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I am very in tune with relational modeling but new to LDAP modeling and am looking for best practices for designing LDAP schemas. Would love to know what are the equivalents of third normal form and other practices in the world of LDAP?

Links to white papers that expand on this subject are greatly appreciated.

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Any links to completely exhaustive lists of LDAP modeling best practices are appreciated. –  McGovernTheory Apr 17 '09 at 12:55

4 Answers 4

up vote 9 down vote accepted

Pick a standard schema, such as core, cosine, inetOrgPerson, eduPerson, Java Objects, etc. appropriate for your intended purpose. Most LDAP servers come with a collection of defaults.

Prefer the existing elements, but if you need to extend the schema, prefix with comCompany (your company's domain name, or other unique identifier) to avoid conflicts from future standard elements.

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Our experience shows the design of the schema and the DIT is very dependent on the purpose of the of the LDAP server.

For the schema, it is, generally, best to stick with the industry or LDAP server vendor's "standard".

For the structure of the DIT, unless it is for a file and print service (ie Active Directory) or OES (Netware) then generally a "flat" structure scales better.

If it is a large implementation (ie>100k) then groups should be avoided, if possible.


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Based on my experience denormalize as much as possible, as the goal, as mentioned earlier, with LDAP is very fast lookup, but that means that the insertion of records may take longer, after a while. It is also important to make certain that you can keep backups of the ldap.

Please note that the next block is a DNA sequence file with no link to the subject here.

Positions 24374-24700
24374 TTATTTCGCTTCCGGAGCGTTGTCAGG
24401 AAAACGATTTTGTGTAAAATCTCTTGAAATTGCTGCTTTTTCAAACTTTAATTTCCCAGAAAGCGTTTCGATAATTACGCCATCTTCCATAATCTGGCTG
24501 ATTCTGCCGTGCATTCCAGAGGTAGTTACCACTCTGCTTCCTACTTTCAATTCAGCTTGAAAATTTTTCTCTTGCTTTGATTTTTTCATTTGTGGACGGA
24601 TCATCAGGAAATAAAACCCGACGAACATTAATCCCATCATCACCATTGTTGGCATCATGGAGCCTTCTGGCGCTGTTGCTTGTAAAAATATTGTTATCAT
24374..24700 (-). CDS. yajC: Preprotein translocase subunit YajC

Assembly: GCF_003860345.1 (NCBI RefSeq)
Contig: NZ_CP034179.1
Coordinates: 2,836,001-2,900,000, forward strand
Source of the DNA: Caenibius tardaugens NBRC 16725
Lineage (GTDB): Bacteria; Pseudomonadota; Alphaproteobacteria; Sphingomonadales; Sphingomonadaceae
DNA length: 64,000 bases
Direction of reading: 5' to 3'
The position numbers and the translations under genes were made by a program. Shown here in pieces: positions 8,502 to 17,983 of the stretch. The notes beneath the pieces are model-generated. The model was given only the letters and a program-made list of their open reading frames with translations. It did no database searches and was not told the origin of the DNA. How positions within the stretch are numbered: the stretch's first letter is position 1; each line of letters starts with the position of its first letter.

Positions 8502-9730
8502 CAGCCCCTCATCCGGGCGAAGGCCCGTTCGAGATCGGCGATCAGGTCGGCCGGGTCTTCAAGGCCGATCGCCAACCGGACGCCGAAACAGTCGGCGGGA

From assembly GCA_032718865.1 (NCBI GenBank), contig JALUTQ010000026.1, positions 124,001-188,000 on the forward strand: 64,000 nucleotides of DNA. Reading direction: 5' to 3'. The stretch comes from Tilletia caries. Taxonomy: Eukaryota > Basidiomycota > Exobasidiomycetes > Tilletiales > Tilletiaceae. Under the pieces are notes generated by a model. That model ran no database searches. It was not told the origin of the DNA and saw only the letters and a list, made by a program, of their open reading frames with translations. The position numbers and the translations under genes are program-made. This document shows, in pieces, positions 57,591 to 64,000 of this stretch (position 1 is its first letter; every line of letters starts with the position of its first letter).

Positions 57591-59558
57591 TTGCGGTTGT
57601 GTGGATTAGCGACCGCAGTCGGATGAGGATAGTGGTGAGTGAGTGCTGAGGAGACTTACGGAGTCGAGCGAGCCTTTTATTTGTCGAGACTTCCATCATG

You may want to look at creating various classes though, such as a user, but also have a class for the authorization user, if needed.

Look at what is probably going to be needed. For example, at the university I was at we realized that some people that only tangentially have a relationship with the university will have an LDAP account.

As you scope out what types of users or resources will be in the ldap then it will help you determine how to set people up. For example, if you have one class that is only a username or identifier and a password, and perhaps a certificate, then it would be helpful for flexibility.

If you are going to allow people to log in from their unix account then there are certain classes that must be in the schema.

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LDAP is inherently NOT compliant with even the first-normal form - some of its attribute can contain multiple values.

LDAP is a system designed for optimal read-/lookup performance, e.g. it's more appropriate in a scenario where you'll be reading / looking up the data way more than changing it (--> directories; your company phonebook won't be changing dozens times a day).

LDAP is not geared towards or designed for replacing or competing with standard relational database system which excel at data entry / transformation, where a large number of your operations will be inserting and/or updating data. That's what RDBMS are perfectly suited for.

So, in closing: LDAP vs. RDBMS is really a non-starter - and the two worlds are quite distinct and quite different in their style of working. I would not recommend trying to blindly apply something from one world to the other - it will be a bad match.

As for inspiration for LDAP schema design - I would definitely look at Microsoft's Active Directory, Novell's eDirectory (or whatever it's called these days), and possibly other LDAP directories, and learn from their designs.


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I used 3NF as an analogy and am simply looking for an enumerated list of best practices for modeling LDAP –  McGovernTheory Apr 3 '09 at 20:46
Also LDAP directories don't implement any kind of referential integrity. –  pjp Jul 31 '09 at 11:05
1. Many professional directory servers have referential integrity plugins. 2. The statement about "reading more than changing" is no longer true for modern, quality servers. Newer servers have a much narrower gap between search/compare and update response times. –  Terry Gardner Nov 7 '13 at 12:57

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